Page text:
(Adds Fidelity response, moves by global banks)
SHANGHAI, Aug 6 (Reuters) - Fidelity International has obtained Chinese regulatory approval to set up a wholly-owned mutual fund unit in Shanghai, giving it a toehold in the country’s $3.5 trillion retail fund market.
The long-awaited approval by the China Securities Regulatory Commission (CSRC) came a year after Fidelity applied to set up the business.
It also came after rival BlackRock became the first global asset manager licensed to start a wholly owned China mutual fund business in early June.
In an emailed statement, Fidelity said it will continue to make preparations and looks forward to receiving CSRC’s approval for business operations.
“We hope to marshal our experience and knowledge accumulated all over the world to provide domestic investors with the best investment solutions to meet their needs,” it said.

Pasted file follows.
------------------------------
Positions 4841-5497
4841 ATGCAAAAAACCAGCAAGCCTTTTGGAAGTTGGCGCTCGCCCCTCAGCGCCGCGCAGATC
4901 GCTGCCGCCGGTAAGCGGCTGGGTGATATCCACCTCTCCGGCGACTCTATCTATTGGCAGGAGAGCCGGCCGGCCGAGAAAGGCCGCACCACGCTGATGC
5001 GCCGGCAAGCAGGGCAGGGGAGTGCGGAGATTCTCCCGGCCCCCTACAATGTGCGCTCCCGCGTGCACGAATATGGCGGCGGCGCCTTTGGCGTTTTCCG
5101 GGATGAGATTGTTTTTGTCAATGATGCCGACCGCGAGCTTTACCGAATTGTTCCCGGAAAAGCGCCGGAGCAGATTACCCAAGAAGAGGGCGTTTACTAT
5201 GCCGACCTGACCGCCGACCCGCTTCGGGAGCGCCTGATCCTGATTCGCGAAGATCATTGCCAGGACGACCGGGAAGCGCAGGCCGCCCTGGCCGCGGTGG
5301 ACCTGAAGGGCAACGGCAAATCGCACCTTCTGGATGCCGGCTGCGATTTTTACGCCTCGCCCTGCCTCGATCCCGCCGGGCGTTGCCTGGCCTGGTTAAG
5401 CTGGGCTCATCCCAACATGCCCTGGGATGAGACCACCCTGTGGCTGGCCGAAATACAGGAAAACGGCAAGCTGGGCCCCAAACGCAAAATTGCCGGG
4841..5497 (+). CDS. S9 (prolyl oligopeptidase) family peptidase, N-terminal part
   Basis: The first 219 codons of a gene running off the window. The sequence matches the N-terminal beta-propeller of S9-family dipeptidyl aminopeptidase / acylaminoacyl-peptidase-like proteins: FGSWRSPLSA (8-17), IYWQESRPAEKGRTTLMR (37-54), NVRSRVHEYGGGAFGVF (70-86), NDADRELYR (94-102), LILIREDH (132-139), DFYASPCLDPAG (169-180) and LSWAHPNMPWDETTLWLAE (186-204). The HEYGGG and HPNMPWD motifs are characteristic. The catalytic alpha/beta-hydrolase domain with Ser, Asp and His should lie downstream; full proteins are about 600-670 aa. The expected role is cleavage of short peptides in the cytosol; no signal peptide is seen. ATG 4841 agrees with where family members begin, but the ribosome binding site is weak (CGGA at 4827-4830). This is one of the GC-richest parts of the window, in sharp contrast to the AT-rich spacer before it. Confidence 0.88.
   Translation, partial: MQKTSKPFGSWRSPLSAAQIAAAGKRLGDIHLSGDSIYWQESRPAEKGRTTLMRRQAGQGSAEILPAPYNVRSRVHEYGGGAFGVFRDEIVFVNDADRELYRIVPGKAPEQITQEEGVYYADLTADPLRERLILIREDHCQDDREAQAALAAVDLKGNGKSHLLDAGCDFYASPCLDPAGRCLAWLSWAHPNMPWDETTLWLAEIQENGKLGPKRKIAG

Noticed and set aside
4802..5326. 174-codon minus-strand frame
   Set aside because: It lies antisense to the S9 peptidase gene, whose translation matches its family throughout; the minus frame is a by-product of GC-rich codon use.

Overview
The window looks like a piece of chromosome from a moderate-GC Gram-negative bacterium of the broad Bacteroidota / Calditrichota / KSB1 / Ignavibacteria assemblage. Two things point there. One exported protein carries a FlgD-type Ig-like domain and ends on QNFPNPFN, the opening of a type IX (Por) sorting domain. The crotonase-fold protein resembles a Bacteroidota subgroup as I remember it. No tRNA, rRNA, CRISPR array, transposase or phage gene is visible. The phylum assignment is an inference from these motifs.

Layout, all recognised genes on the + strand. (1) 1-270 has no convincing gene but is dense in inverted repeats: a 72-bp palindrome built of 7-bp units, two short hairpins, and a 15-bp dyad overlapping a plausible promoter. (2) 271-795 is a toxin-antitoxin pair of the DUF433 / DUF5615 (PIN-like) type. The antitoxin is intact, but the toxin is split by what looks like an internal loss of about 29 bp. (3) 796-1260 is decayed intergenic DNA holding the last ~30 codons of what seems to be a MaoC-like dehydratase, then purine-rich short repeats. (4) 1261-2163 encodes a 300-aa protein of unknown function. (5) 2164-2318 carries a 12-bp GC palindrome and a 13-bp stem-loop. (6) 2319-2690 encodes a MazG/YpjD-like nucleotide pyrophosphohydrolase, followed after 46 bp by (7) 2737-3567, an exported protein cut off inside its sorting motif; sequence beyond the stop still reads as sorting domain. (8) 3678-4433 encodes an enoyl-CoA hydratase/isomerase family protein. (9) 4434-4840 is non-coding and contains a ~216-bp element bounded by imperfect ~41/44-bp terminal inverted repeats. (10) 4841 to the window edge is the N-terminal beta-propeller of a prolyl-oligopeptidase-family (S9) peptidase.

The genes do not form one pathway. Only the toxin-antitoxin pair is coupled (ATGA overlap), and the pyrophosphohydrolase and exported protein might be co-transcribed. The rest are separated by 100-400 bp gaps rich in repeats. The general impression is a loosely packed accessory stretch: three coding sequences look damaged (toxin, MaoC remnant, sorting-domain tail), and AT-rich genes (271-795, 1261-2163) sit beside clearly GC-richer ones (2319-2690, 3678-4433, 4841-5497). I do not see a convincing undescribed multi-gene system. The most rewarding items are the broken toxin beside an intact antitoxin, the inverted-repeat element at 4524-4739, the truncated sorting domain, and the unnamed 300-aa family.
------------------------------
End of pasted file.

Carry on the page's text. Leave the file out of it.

China scrapped foreign ownership caps in its mutual fund and securities sectors on April 1, 2020, under a Sino-U.S. trade deal.
Several other global asset managers, including Neuberger Berman, Schroders PLC and VanEck have also applied to set up wholly owned mutual fund businesses in China.
Meanwhile, global banks including JPMorgan and Morgan Stanley are moving toward full ownership of their China mutual fund ventures.
In a statement on its website, CSRC said that Fidelity’s new China company has registered capital of $30 million, and can conduct mutual fund and private fund management businesses.
China’s mutual fund market is likely to triple to 60 trillion yuan ($8.75 trillion) in a decade, according to an estimate by Shanghai-based fund consultancy Z-Ben Advisors.
But it’s also a highly competitive market crowded with roughly 150 players.
In March, U.S. money manager Vanguard Group dropped plans to obtain a mutual fund license in China, citing a “crowded” market. (Reporting by SHANGHAI NEWSROOM; Editing by Toby Chopra and Kim Coghill)
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